Rest, Ice, and Pills (R.I.P.) doesn't work for bursitis

Rest, Ice, Pills (R.I.P.) doesn’t work for bursitis

If you’ve ever been medically diagnosed with “bursitis” in your hip or your shoulder, you have come across the mysterious and oft frustrating world of medical diagnosis of musculoskeletal conditions. What is it that makes it so frustrating? It’s that the supposed causes of these conditions mean visiting your doctor is pointless!

In 2002, I was snowboarding with a friend at Big Bear. We are  both pretty good snowboarders (he’s a speed junkie) capable of landing good jumps, so we decided to hit the super half pipe.

It was my first time attempting a half pipe so large, but I was confident in my skills.  I charged the wall and up I went. As I twisted my body in the air to prepare for landing, I felt my right shoulder pop and incredible pain shoot through my shoulder, neck, and down my back along the line of my latissimus dorsi. I spent several minutes face down in the snow cursing. My shoulder felt like it was hanging out of the joint and was totally unstable. Lying down on my back on the hotel room floor, I could feel something was completely wrong. My shoulder blades were no longer even and it felt like my shoulder was jutting forward.

My family doctor at first gave me anti-inflammatories and told me to rest it. After a few more visits with no improvement, I was told that I had “bursitis.”  What is bursitis?  Well, it’s inflammation or irritation of the bursa in a joint (usually shoulder or hip).  How do you know you have it?  You have a limited range of motion and it hurts.  What can you do about it?  Well, the answer lies in what your doctor thinks causes it.  The options are:

  1. You’re too old. (see a related post on old age allegedly causing pain)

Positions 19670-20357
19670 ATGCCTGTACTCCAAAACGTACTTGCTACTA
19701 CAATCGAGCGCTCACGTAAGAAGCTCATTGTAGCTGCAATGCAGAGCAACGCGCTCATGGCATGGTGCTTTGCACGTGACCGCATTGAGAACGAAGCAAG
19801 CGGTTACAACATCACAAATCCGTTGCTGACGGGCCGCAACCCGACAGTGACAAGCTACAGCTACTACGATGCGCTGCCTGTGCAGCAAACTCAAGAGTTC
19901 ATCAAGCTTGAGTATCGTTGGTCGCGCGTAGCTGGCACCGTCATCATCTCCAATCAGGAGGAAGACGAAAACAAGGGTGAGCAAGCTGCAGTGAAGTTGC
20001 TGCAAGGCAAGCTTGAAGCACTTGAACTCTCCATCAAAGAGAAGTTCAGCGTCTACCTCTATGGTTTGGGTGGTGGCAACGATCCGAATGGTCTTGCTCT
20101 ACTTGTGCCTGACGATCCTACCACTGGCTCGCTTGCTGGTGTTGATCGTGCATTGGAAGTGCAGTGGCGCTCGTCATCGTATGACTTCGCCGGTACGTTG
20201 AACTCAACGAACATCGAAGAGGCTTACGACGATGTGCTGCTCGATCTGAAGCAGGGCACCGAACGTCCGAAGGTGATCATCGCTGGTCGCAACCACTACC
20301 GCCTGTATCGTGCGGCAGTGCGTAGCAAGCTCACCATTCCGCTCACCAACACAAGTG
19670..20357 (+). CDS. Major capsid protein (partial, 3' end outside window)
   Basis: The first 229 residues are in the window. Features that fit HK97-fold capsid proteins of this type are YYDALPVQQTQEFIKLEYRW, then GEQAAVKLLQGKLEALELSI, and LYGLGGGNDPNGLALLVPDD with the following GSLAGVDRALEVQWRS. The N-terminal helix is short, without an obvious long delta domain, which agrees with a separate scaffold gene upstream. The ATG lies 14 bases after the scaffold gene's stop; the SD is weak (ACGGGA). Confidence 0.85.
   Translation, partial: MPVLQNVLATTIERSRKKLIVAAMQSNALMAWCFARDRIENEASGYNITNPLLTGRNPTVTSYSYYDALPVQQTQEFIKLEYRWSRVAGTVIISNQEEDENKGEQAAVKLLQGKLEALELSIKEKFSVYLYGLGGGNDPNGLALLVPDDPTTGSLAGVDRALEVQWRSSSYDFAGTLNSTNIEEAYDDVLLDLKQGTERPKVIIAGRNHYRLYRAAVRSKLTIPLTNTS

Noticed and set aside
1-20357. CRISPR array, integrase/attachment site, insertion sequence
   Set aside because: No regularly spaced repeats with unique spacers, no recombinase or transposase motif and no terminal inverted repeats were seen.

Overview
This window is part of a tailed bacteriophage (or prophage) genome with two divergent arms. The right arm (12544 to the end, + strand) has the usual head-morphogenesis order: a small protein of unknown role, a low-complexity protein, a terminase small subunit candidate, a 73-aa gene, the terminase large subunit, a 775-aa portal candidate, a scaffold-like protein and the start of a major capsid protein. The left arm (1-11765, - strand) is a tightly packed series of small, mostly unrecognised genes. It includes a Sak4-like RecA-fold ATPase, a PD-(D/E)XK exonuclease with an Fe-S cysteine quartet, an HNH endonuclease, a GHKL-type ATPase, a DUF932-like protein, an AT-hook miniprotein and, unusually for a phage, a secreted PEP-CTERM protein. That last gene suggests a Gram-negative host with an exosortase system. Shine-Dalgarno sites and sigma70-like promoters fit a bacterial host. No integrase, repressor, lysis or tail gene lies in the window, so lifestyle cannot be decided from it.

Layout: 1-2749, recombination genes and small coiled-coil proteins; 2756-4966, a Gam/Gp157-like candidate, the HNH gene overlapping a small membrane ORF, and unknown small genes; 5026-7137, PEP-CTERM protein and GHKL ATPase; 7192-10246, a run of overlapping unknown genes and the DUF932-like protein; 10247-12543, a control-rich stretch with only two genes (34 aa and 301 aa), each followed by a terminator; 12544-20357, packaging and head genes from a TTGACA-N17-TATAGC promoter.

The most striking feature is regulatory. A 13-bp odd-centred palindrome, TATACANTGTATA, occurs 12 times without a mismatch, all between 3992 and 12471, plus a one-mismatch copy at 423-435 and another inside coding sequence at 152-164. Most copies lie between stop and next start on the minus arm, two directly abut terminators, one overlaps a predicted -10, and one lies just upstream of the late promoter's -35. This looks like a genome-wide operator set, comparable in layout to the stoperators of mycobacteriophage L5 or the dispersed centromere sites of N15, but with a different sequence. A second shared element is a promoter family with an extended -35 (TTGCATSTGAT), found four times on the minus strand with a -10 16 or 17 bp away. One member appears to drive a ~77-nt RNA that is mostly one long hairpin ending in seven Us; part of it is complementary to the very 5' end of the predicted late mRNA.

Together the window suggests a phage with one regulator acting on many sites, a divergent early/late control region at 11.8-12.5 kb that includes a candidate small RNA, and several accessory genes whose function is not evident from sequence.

2. You used it too much.
  3. You have arthritis.

If the doctor thinks #1 is the answer, you’re out of luck. Rest it, ice it, and have some pills.

If the doctor thinks #2 is the answer, you’re out of luck. Rest it, ice it, and have some pills.

If the doctor thinks #3 is the answer, you’re out of luck. Rest it, ice it, and have some pills.

R.I.P. – Rest, Ice, Pills.  The treatment options are dismal, to say the least.  What I found, and what a lot of my clients have found, is that even after resting, icing, and popping pills, trying to gradually work back into the activities you like is still impossible.  The flare ups and instability are obvious very quickly, and resting, icing, and popping pills doesn’t seem to address the underlying problem (if you believe the problem is any of the above three, you actually don’t have any options to address the underlying problem and are doomed to just “manage” the pain).

There is a fourth answer though that is very, very poorly understood in the medical community, and that’s

4. An abnormal or poorly placed bone or joint.

Unfortunately, even if you have a doctor who knows what good position of joints looks like, very few know what to do about it.  You’ll be told to wait until it magically goes back to its regular position or wait until your symptoms get so bad that you can be given a stronger diagnosis and stronger medicinal treatment or some fantastic new surgery.

Well, you can fix the abnormal position if you just work with the parts of the body that determine the position–your muscles. Think about this: when orthopedic surgeons go in to re-engineer your joints, they are snipping and reattaching the soft tissues (i.e. muscles, tendons, and ligaments) to change the position of joints.  And yet it’s not even a question that it’s possible to change the length and tension of those soft tissues with exercises (does yoga ring a bell?) — the trick is knowing what exercises applied when and where will give you the change in position you need and then YOU actually doing them!

So where am I now, having already gone through the R.I.P. protocol and gotten no results?  After Rolfing and posture alignment therapy, I’m bursitis free and I have full range of motion in my shoulder (as long as I keep the joints where they’re supposed to be!).  No surgery, no more pills, and a whole lot of hockey!

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About the Author

Matt Hsu is a trainer and orthopedic massage therapist. He fought a long battle with chronic pain all over his body and won. He blends the principles he learned in his journey, empirical observations with clients, and relevant research to help others get their lives back.

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